This is going to depend on your focal length and obviously aperture, but also how far away you are - which is related to how much of your subject you have in frame. Shooting the 30D, I found that with the 50mm doing head and shoulders, at f/3.5, the BG was not really that out of focus around 15 feet back such that it would distort the BG if there were really bad wrinkles... However, it is very subjective. Here are some examples, almost exclusively shot with the same settings:

' . substr('//images.dpchallenge.com/images_portfolio/28710/thumb/363954.jpg', strrpos('//images.dpchallenge.com/images_portfolio/28710/thumb/363954.jpg', '/') + 1) . ' I was about 10 feet away
' . substr('//images.dpchallenge.com/images_portfolio/28710/thumb/363959.jpg', strrpos('//images.dpchallenge.com/images_portfolio/28710/thumb/363959.jpg', '/') + 1) . ' Same idea, but I was probably 20 feet away. The backdrop is probably another 10 feet or so behind them. note the wrinkles.
' . substr('//images.dpchallenge.com/images_portfolio/28710/thumb/363951.jpg', strrpos('//images.dpchallenge.com/images_portfolio/28710/thumb/363951.jpg', '/') + 1) . ' I was a bit closer, maybe 10 feet away, with the BG about 15 feet away
' . substr('//images.dpchallenge.com/images_portfolio/28710/thumb/363966.jpg', strrpos('//images.dpchallenge.com/images_portfolio/28710/thumb/363966.jpg', '/') + 1) . ' I was about 20 feet away and the BG was only about 10 feet behind him. Notice how much detail is still visible in the BG.

Those are some head and shoulders type framed shots. Getting closer now:
' . substr('//images.dpchallenge.com/images_portfolio/28710/thumb/363953.jpg', strrpos('//images.dpchallenge.com/images_portfolio/28710/thumb/363953.jpg', '/') + 1) . ' I was about 12 feet away and he was about 15 feet from the backdrop.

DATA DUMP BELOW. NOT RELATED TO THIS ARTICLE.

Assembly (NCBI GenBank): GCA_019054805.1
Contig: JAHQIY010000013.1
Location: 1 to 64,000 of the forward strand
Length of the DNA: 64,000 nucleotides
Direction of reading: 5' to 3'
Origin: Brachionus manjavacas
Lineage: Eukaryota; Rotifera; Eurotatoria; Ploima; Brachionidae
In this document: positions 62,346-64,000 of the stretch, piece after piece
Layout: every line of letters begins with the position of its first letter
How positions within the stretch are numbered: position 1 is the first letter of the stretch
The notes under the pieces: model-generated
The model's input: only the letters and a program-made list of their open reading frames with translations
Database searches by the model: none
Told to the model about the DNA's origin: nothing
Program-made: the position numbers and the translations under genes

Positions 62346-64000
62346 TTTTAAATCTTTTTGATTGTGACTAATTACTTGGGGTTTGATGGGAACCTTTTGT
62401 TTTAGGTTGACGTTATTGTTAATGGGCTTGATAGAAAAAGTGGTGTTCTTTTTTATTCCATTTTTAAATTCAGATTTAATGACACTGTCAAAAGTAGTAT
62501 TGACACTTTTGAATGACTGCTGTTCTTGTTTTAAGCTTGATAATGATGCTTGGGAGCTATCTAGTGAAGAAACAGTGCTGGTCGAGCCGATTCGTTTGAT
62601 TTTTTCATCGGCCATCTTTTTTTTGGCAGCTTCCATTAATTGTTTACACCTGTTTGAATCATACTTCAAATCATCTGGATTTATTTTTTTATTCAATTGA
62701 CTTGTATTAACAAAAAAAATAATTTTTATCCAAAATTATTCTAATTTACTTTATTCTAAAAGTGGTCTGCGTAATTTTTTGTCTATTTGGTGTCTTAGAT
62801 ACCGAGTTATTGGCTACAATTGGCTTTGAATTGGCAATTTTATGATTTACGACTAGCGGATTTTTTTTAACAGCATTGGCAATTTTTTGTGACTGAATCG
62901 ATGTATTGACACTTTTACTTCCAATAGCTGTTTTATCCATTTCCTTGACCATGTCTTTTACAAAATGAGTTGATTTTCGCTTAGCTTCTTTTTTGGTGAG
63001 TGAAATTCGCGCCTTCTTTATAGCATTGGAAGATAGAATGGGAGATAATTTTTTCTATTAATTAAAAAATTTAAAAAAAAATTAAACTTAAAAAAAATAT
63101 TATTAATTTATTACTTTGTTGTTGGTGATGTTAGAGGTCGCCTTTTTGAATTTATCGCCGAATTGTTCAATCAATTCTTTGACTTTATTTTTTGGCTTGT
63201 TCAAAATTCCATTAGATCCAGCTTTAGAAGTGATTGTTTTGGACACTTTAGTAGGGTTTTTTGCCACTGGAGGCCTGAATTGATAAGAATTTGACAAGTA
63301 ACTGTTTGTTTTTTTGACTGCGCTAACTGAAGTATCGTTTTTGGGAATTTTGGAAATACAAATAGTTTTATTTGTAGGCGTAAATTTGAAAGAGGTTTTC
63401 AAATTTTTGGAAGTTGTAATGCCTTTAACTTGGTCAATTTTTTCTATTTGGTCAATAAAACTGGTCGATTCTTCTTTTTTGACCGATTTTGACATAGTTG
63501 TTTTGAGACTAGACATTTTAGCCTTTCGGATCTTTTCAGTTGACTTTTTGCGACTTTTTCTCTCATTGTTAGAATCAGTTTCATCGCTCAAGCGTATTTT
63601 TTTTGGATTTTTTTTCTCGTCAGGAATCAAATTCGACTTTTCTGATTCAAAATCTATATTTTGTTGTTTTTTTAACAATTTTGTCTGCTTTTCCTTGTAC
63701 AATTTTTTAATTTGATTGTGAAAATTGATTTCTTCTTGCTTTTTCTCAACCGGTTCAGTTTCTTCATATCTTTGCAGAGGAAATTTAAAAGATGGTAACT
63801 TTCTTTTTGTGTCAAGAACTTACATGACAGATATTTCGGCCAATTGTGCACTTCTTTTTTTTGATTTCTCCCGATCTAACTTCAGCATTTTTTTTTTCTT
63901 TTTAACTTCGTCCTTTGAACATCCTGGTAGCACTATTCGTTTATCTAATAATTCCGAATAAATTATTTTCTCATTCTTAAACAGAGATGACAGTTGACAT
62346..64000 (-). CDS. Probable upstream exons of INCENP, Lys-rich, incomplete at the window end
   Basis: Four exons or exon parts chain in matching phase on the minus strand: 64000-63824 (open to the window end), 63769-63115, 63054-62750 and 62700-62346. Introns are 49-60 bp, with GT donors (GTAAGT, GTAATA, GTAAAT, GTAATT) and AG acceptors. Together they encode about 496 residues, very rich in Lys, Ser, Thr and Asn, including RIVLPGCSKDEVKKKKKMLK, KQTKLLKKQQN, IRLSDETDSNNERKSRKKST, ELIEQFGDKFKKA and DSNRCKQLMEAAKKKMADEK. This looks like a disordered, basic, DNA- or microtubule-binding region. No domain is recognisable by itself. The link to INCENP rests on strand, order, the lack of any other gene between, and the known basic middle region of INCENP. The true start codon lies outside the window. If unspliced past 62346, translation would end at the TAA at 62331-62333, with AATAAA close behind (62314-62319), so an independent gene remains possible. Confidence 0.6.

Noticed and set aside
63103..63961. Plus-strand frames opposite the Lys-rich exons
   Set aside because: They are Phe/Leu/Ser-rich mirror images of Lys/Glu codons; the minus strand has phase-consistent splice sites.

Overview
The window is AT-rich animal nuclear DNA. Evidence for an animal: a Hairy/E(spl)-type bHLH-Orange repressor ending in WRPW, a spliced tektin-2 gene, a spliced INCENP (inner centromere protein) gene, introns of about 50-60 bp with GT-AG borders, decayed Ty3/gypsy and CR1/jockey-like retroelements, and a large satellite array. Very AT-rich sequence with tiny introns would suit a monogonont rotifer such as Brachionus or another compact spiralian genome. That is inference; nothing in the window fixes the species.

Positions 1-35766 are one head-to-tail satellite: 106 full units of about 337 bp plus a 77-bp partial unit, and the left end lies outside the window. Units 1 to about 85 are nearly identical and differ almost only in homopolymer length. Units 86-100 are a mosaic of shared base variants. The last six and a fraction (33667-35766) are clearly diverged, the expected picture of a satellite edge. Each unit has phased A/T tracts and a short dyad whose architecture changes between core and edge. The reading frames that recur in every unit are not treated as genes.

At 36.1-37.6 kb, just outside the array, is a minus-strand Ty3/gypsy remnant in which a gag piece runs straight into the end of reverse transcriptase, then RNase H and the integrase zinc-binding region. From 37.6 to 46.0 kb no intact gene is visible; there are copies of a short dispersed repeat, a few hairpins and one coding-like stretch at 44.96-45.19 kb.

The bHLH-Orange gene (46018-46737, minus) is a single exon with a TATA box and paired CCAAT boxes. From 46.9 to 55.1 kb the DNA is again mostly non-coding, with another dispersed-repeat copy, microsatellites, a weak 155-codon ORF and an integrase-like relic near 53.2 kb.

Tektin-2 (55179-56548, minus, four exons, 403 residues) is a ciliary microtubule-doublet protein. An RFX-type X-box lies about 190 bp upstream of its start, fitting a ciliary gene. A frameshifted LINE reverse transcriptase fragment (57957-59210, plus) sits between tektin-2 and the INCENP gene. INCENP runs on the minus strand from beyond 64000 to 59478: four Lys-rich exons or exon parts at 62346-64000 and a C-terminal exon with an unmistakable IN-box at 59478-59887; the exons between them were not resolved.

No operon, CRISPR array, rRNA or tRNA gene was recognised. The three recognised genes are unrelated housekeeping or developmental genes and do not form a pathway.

' . substr('//images.dpchallenge.com/images_portfolio/28710/thumb/363960.jpg', strrpos('//images.dpchallenge.com/images_portfolio/28710/thumb/363960.jpg', '/') + 1) . ' About the same.

Now check out the results using a longer lens, namely my 80-200 f/2.8. I also shot these around the same aperture of f/3.2. Damn that's a sweet peice of glass. Kicks the crap out of the 50mm for sharpness at f/2.8 at all focal lengths. So much for prime lenses... :)

Woops, looks like I've only uploaded the one example with that lens (didn't take a lot seeing as I had to be too far from the stage... sorry)

' . substr('//images.dpchallenge.com/images_portfolio/28710/thumb/363956.jpg', strrpos('//images.dpchallenge.com/images_portfolio/28710/thumb/363956.jpg', '/') + 1) . ' As you can see, the DOF is pretty decent. You have a 70-200, so I would recommend using that one as it gets you a bit farther out... The 50mm presumably CAN work though.

So on to lighting:

Backdrops are often lit. Many shooters like to use an external flash in wireless mode sitting on the ground. A popular combo is the 580EX with the 430EX. I'm currently only passively doing research on the Sigma 500DG super, but I would imagine that the Super plus a non-super with the Sigmas would also provide a nice bit of lighting.